Kirbi: I don’t waste time struggling! If I can’t get an area right it’s usually because I don’t have enough information. I’m unapologetic about seeking out more information which might mean going to see the object in person or posing in front of a camera. When I was younger I was extremely academic and “safe.” I’m not scared of ruining an in-progress work like I used to be. I’m willing to sling paint and do whatever it takes to make the work the best it can be. Lately, I’ve been working on some images that have more expression and to do so I’m sacrificing a bit of the realism I’ve been known for in the past.
LSQ: Tell us a bit about the importance of creating art featuring female leads. Can you comment on the level at which these characters are occurring both on the covers of comics and other media?
Kirbi: I find it so empowering to be a real influence on how women are represented in media. Most publishers are very aware of their newly liberated audience and in response many are seeking out female voices–like me–to be creators. It’s crucial young girls get to see themselves in the stories they read and even more important for boys to see girls outside of their paperback cliches. There have been situations where I didn’t like the way a young girl was represented and I was able to convince the publisher to show her in a stronger, less sexist and more flattering light and . . . they went for it! I’m truly in the trenches, trying to make changes and be passionate about it. In children’s publishing it’s common to hear, “girls will be a fan of a story about a boy lead but a boy rarely will read a story with a female lead.” The publishers’ solution is to create two different markets. It’s up to creators to get more creative. Create a character so fantastic we all love her! It’s up to the publishers to take a risk which I don’t feel they are all willing to do at this time.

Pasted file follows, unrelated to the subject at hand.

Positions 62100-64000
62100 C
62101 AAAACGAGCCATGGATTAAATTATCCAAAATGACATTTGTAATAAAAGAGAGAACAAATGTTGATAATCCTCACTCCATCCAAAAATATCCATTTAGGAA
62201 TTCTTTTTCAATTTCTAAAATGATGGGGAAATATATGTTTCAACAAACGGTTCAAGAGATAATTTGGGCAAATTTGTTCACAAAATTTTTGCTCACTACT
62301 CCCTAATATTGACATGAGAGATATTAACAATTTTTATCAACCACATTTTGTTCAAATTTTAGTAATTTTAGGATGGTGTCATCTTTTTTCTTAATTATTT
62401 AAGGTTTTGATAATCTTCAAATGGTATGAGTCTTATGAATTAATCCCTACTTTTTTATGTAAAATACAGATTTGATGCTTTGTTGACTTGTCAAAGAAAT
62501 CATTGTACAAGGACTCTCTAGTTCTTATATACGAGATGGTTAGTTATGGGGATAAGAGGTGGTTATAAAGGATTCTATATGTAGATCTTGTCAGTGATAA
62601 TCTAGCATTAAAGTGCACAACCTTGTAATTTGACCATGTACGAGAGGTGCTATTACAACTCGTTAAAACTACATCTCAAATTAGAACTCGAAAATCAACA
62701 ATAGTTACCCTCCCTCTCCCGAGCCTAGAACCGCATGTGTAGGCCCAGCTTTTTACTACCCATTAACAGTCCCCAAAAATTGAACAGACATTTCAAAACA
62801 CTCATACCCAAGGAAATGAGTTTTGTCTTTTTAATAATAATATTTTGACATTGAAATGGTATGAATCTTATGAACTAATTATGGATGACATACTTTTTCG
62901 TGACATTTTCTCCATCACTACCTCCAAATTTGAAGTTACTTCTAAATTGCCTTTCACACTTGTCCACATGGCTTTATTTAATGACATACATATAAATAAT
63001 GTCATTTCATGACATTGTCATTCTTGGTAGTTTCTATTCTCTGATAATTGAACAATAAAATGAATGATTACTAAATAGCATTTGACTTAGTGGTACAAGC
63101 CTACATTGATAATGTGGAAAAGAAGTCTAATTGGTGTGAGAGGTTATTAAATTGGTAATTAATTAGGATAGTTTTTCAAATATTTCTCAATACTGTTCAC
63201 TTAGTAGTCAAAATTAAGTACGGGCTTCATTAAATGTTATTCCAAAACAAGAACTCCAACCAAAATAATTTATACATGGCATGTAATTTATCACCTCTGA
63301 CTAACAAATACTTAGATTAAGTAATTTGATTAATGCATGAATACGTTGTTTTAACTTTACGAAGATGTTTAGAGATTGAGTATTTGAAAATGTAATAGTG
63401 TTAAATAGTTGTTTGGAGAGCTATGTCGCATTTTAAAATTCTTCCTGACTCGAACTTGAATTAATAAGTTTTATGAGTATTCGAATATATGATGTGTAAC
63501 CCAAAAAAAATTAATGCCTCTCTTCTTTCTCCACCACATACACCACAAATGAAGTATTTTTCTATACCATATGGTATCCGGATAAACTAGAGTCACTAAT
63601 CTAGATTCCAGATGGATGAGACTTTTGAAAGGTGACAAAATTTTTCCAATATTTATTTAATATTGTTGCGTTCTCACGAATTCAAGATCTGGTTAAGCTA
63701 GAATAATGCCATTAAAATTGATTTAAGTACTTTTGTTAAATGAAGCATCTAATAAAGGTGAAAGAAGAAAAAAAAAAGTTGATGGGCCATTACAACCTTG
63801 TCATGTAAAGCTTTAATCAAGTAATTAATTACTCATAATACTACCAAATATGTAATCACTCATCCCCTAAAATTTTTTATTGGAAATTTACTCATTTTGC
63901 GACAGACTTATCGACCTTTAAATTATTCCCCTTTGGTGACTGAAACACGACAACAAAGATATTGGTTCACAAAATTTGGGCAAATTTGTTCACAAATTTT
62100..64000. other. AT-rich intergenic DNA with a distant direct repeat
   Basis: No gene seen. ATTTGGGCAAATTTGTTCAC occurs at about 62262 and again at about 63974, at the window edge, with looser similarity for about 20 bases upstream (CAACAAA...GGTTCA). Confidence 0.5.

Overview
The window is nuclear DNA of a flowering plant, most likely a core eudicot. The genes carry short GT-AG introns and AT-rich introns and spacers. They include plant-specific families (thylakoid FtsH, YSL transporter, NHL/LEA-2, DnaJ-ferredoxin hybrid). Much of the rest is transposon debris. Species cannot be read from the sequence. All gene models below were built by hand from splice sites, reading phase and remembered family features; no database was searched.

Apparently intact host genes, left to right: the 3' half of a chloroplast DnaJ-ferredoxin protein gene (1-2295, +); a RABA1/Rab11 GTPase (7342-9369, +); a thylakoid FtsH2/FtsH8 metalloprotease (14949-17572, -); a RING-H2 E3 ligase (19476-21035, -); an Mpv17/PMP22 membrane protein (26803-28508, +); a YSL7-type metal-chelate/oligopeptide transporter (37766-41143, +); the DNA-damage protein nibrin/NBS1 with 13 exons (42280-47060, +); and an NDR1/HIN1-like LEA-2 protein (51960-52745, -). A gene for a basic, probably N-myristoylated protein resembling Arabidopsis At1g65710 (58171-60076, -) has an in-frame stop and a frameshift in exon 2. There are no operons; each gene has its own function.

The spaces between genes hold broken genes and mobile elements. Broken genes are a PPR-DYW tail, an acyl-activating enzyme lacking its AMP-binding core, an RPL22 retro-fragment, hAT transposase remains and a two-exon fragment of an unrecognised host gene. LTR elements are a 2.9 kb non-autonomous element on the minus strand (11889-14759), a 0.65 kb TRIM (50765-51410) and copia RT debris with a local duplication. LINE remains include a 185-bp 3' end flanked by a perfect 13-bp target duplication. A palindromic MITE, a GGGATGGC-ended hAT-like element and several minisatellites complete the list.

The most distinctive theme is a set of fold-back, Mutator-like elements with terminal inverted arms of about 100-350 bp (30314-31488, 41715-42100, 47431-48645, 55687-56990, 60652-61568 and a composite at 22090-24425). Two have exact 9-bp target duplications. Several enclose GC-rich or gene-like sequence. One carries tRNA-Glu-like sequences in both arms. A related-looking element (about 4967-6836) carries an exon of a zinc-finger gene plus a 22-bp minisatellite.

LSQ: Among all your pieces, do you have a favorite? If so, which is it and why? If not, why not?
Kirbi: Whatever piece I’m currently working on is my favorite. In my mind, there are two types of artists: one who works for a finished product they love and another who loves the labor of that product. I love the act of painting more than I love *a* painting. Does that make any sense? Many people don’t realize that the paintings I’m doing right now won’t see the light of day for some time and the work I did last year won’t be out till later this year or next.
LSQ: From the start of the creative process to the finished piece, do you have a step that is typically the most difficult for you?
Kirbi: In the last few years I’ve moved in to a place in my development where I feel solid in my process and my process hardly ever wavers. When a client is involved, it’s about getting a non-visual person on board with the concept. When a client trusts my aesthetics, those are always my best pieces. I really have to sell my idea and create a sketch that captures what I envision the final looking like which is not always easy.
LSQ: Are there recent books or comics that have influenced some of your work?
Kirbi: The world of writing and art can often derail me more often than inspire me. It’s easy to get caught up in looking at artwork and different styles. That’s something that I don’t think many people admit: I like so many different things (most artists do!). What influences me the most is my passionate students at the College for Creatives Studies in Downtown Detroit.